Sitting in the car in traffic with my husband is often excruciating. Suddenly the radio is just the slightest bit too loud and the air is blowing too hard. Oh wait, now it’s hot. I’m hot and I must get out of this inferno, stat. I’m simultaneously about to cuss and getting super nauseated, so I stick my head out of the window. While I’m shaking my head out the window like a mannerless dog, I remember the fight I encountered earlier in the day…And I feel so sad. I stop talking to my spouse and just think. Think, think, think about how sad it is that they were fighting and how I would have felt if I was them. And then my husband says something to me and I snap, like a teenager would verbally bitch-slap their mom after being asked for the thirtieth time, “When will you be home later, dear?”
And then I realize…oh, I am feeling really overstimulated. And I breathe. And occasionally alternately squeeze both of my arms like I’m giving myself tiny little repeated hugs, because my therapist told me it would help me calm down. And then I start feeling sane again and less like the mannerless dog and bitch-slapping teenager that abducted my heart for a moment.
I spent the majority of my 27 years thinking I had a stress problem. I get stressed more easily than most others and viewed it as an inherent character flaw. If only I could learn how to not get so stressed, then I would be better. Then my marriage would be what I hoped. Then I would be good enough for myself. Then others would truly love me…
Simultaneously, I spent the majority of my life feeling different from others. I’ve always felt slightly peculiar, not quite like my peers, friends, and family. At my best I’ve felt tapped into a stream of reality and meaning of which others don’t seem entirely aware. (And yes, I know how arrogant that sounds.) At my worst I felt isolated, too odd to be fully accepted by most people. Over the years I came to place of being able to appreciate myself—the quirks, intuition, and mesmerizing array of feels that make up Katie Jo. But I still felt secretly strange, knowing almost no one else that seemed like me.
As Anne Lamott (2005) writes, “I suffer from what a psychiatrist friend calls clinical sensitivity; she recommends that I avoid too much stimulation.” (Plan B, p. 59) But I don’t call my sensitivity “clinical,” because I firmly believe along with Dr. Elaine Aron that sensitivity like mine is not a diagnosis but rather a fixed personality trait, heritable, not inherently bad, and worth valuing in this aggressive, fast-paced world.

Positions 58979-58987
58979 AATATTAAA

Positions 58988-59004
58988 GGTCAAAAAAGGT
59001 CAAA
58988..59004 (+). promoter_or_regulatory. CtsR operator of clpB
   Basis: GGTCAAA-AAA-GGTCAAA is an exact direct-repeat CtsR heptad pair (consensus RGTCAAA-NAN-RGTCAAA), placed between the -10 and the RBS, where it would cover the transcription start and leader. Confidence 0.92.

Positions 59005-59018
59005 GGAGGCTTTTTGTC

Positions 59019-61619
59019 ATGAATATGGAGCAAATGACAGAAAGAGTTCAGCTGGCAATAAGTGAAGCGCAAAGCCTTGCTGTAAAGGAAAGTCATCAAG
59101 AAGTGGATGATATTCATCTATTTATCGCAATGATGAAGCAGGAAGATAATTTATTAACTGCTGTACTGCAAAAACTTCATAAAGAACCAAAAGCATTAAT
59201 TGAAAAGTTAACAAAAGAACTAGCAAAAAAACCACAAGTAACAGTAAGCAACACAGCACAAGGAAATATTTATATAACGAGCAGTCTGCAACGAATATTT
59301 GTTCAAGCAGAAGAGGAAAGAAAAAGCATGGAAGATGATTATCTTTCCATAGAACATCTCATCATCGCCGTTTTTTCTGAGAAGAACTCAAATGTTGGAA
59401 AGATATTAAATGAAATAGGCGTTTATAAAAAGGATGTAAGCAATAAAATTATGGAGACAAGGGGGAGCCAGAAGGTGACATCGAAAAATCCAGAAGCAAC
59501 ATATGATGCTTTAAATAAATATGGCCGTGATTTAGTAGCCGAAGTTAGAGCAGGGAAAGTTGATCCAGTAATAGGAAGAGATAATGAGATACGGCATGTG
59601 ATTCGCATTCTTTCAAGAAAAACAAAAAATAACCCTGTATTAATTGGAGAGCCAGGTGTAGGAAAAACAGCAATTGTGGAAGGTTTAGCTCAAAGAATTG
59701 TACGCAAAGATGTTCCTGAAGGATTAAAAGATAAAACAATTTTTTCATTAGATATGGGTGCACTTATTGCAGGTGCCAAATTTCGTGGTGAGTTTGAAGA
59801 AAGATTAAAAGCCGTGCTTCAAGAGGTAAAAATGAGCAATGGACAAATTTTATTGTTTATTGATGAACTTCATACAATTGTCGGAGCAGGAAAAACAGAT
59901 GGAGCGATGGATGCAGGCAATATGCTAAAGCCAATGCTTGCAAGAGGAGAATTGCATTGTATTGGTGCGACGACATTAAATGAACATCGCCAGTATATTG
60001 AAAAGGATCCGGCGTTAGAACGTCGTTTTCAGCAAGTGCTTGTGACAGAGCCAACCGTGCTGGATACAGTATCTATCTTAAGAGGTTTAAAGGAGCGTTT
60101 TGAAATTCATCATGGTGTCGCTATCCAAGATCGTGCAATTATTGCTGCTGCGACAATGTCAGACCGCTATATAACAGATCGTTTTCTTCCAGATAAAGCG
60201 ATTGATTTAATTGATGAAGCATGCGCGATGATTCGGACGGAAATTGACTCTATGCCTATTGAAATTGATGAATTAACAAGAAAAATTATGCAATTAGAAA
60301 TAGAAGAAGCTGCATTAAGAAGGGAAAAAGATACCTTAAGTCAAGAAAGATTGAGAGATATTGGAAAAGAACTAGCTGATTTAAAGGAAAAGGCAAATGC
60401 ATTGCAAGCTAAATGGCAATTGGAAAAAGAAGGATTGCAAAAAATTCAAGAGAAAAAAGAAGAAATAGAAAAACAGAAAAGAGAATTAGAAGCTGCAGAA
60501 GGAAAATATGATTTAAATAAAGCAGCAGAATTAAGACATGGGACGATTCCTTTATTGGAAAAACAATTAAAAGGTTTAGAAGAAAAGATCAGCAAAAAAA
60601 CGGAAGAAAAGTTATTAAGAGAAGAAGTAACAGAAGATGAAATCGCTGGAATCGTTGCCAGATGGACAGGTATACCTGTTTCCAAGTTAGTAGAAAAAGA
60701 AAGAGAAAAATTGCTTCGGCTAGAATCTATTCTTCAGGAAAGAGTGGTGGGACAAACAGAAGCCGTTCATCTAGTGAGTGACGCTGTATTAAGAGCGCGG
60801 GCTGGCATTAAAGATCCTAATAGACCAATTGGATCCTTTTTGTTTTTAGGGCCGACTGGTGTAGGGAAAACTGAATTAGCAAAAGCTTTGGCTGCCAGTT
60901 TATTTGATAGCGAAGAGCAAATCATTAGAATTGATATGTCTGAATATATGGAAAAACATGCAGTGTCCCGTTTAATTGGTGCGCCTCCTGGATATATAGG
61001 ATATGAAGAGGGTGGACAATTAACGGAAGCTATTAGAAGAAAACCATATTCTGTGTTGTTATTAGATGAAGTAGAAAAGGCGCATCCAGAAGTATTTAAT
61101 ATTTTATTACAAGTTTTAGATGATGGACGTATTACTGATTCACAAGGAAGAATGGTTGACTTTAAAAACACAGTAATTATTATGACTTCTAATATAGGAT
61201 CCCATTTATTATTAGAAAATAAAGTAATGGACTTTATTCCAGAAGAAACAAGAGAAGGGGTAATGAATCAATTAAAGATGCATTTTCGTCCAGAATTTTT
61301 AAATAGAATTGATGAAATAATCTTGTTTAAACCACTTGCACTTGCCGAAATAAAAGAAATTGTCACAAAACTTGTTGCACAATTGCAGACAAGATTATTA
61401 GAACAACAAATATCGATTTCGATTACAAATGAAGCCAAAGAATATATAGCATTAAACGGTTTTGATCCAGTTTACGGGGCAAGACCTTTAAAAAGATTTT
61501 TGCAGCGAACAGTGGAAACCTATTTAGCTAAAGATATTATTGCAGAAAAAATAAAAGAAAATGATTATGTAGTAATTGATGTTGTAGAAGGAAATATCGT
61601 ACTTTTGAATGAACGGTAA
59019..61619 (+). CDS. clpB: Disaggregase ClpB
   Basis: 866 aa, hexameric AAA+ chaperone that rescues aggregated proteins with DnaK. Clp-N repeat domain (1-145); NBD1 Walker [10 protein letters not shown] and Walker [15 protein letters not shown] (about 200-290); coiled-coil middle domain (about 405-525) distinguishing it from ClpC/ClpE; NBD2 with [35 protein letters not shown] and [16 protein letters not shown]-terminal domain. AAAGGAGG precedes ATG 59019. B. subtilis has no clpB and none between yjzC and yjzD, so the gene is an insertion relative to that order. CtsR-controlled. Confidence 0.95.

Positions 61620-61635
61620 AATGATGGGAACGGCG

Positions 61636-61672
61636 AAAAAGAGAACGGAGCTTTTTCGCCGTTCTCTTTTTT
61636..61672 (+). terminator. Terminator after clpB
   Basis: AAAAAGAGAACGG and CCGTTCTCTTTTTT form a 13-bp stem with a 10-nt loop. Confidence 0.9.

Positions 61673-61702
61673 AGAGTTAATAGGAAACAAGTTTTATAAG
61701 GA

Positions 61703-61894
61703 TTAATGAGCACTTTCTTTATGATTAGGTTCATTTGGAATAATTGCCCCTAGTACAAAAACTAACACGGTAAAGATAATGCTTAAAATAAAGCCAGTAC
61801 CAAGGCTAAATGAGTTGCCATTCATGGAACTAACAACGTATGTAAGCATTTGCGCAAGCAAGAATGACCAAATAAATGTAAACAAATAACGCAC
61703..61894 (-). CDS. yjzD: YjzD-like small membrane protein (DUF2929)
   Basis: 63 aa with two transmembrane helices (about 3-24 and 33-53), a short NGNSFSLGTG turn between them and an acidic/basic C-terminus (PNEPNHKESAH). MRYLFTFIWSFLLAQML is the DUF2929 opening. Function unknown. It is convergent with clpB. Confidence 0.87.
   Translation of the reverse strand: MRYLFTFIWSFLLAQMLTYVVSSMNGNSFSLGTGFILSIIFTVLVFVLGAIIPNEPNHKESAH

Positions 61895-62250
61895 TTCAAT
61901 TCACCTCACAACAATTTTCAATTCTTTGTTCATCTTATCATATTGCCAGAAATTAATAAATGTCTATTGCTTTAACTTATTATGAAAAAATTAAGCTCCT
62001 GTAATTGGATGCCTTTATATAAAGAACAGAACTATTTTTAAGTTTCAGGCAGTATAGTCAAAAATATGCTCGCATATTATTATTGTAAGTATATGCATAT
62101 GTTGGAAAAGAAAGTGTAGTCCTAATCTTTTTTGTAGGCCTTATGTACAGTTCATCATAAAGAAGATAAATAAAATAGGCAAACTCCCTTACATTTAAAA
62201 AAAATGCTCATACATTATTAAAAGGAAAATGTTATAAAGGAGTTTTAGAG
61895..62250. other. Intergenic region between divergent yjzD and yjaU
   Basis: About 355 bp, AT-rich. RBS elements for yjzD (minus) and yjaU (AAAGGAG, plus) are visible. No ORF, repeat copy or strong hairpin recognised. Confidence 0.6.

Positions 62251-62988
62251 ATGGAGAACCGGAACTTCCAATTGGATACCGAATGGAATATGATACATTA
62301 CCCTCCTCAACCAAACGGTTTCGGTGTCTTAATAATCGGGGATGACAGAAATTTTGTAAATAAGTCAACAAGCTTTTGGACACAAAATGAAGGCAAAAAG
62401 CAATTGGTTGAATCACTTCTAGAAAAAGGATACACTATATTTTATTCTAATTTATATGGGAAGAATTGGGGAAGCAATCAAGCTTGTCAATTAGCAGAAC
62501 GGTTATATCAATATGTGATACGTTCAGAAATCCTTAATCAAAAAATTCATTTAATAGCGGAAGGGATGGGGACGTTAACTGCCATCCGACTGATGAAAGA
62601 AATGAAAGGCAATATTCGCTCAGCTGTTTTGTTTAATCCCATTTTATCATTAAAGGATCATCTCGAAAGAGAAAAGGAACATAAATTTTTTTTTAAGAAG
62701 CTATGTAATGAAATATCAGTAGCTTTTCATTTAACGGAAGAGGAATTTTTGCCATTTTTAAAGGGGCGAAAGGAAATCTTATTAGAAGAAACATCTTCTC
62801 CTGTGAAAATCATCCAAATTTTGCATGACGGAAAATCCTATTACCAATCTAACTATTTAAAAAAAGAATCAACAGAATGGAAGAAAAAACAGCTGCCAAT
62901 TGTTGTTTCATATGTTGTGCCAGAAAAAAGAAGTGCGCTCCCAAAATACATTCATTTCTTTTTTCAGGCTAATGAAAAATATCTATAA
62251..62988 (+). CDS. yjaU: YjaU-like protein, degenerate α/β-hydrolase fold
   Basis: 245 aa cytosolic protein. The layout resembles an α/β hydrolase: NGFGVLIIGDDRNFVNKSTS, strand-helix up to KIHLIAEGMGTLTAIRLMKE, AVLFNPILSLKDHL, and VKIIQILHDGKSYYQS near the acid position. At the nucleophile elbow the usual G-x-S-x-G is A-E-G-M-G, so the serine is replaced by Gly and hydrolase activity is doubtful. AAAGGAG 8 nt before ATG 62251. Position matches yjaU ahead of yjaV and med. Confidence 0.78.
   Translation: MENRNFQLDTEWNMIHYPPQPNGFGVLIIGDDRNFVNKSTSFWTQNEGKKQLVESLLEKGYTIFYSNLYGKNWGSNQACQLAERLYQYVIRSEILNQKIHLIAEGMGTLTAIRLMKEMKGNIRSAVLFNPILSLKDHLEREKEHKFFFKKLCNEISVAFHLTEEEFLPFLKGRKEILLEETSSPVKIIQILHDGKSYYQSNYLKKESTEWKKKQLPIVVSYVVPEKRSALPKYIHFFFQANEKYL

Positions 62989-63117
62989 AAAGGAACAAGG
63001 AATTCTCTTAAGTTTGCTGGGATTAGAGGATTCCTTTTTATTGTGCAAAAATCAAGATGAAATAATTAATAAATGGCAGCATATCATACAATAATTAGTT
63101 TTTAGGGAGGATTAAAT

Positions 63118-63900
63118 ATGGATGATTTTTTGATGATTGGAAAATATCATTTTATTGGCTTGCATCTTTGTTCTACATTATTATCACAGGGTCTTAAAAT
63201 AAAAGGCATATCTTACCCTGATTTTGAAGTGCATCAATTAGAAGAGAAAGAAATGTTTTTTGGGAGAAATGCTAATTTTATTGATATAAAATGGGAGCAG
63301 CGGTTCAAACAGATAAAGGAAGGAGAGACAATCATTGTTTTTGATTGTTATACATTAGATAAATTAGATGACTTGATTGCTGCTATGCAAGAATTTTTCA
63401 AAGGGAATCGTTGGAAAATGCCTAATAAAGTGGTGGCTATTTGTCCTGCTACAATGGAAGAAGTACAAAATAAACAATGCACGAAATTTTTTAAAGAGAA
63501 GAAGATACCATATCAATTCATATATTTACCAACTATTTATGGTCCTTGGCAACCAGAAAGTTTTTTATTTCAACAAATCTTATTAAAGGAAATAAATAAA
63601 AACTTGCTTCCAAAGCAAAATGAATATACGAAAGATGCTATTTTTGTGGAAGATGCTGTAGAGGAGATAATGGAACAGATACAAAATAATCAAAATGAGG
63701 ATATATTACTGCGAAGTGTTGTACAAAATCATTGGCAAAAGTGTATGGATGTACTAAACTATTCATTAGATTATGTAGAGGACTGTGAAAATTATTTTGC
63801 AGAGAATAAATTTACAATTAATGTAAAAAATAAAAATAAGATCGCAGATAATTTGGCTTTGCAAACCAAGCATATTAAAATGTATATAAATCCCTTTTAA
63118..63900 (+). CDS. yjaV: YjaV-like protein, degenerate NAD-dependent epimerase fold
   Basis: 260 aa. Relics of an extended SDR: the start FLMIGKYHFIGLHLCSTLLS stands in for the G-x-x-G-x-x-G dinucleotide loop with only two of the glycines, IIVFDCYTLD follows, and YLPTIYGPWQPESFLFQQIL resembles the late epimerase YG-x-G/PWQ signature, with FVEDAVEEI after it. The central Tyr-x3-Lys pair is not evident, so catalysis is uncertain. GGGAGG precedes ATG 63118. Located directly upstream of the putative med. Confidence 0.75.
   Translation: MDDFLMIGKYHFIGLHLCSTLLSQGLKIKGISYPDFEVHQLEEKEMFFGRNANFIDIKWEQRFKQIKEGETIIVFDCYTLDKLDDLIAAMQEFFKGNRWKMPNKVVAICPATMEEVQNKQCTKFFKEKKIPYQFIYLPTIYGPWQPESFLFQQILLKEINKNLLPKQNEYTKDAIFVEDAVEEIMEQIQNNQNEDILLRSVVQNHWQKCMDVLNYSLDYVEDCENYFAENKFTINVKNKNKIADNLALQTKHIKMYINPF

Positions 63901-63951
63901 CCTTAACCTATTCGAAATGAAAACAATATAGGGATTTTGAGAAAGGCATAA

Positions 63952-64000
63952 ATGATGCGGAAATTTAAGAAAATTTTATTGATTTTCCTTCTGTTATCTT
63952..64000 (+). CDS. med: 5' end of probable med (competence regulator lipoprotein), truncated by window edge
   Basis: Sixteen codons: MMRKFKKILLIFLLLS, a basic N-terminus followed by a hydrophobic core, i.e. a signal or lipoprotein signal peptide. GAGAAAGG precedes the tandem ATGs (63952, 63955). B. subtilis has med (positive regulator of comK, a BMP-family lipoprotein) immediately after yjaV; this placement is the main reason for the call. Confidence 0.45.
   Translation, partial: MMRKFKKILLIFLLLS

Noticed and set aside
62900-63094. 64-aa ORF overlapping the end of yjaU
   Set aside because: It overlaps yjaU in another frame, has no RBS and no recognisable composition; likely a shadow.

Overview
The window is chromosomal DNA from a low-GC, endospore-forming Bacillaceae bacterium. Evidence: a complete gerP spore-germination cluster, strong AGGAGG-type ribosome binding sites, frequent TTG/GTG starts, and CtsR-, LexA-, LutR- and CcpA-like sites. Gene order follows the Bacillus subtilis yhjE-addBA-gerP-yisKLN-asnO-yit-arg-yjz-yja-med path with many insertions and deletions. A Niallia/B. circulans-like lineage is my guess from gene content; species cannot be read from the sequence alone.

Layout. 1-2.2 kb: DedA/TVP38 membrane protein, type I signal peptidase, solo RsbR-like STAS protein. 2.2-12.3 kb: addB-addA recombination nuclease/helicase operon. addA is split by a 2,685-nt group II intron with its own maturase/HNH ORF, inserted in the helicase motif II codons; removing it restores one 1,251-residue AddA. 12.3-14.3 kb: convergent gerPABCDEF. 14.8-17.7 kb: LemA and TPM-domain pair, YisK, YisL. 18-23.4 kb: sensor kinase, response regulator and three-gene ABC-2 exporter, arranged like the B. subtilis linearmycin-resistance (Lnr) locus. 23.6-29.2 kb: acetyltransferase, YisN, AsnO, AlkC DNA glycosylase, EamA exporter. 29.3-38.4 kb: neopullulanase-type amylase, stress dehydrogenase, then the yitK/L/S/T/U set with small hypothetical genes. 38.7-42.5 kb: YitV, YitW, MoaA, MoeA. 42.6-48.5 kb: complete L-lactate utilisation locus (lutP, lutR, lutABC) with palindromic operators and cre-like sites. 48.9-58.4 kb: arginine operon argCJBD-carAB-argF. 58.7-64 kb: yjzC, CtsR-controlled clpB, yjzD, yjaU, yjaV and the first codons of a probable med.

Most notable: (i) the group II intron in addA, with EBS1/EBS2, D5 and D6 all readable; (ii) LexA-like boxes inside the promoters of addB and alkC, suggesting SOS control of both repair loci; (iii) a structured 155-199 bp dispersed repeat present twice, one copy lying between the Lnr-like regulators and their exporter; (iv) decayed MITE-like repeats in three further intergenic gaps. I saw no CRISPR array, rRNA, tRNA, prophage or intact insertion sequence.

I spent the majority of my life internalizing the message that I am too sensitive.
And now I am daily injecting a new message into my soul:
I am beautifully sensitive. I am not “too much.” My sensitivity is a gifting. The fact that I get overstimulated easily is worth paying attention to and making space for. I am not the only one who is this sensitive. I am ok. I am loved and appreciated for who I am—by God, myself, and my husband.
I like to call what has happened in my soul a revolution.
Embracing the fact of my sensitivity has transformed everyday moments of stress into opportunities to believe and enjoy the fact that I am unique and loved by God.
I first learned about the personality trait of being a “Highly Sensitive Person” (or HSP, the shorthand term) from my therapist, Lauren Currans, in the early Spring of 2015.
I came to her super overwhelmed, having just had a pulmonary embolism at the tail end of spending about 1.5 months at the hospital with my little sister after the heart attack that almost killed her. Yeah...my then twenty year old sister almost died from a heart attack from her autoimmune disease (Lupus). And, yeah, having a pulmonary embolism felt like small change in comparison. (Laughably, I didn’t think it was a big deal…And then I started blood thinners and realized it would affect my whole life. But that’s a different story for a different day.)
I’m pretty sure my whole family had PTSD (post-traumatic stress disorder) from the horrors of what we saw and experienced in the hospital. I was having flashbacks to my dying sister hooked up to her balloon pump waiting for the weather to break for her life-flight to be able to land and how I lied, telling her she wasn’t dying so she would believe she could make it. (I don’t regret the lie. We both needed to believe it.) But, I also started seeing a counselor because I had to for my Masters in Counseling program. I really, really needed to see a counselor. So that graduation requirement was a win…